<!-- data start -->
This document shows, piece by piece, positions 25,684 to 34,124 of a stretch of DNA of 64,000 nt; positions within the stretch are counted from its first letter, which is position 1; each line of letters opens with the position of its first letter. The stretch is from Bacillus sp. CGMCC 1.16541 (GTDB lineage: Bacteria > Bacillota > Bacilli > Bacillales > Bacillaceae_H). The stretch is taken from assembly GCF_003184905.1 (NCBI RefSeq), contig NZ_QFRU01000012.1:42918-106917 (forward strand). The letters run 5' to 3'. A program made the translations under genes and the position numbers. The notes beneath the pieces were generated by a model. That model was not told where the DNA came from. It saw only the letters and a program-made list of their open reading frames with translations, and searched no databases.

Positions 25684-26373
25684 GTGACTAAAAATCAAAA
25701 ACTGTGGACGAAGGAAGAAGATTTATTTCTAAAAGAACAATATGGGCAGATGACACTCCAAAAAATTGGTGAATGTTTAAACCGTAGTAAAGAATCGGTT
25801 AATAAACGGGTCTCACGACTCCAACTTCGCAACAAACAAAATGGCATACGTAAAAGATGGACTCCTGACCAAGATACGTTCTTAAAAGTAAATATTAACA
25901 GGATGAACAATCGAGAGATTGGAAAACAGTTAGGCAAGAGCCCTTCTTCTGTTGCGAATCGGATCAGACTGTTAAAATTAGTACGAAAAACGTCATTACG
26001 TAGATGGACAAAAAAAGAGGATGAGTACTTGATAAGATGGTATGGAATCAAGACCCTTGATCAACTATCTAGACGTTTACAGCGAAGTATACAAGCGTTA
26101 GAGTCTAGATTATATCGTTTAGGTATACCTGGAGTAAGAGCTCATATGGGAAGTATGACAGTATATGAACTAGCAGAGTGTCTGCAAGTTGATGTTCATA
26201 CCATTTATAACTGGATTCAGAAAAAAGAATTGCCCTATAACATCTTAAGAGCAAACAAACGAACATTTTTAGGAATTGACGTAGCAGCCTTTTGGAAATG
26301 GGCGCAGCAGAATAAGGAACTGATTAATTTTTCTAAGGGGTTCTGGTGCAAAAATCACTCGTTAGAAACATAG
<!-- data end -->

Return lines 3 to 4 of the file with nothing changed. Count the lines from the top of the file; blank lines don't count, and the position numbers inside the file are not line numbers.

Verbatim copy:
25684 GTGACTAAAAATCAAAA
25701 ACTGTGGACGAAGGAAGAAGATTTATTTCTAAAAGAACAATATGGGCAGATGACACTCCAAAAAATTGGTGAATGTTTAAACCGTAGTAAAGAATCGGTT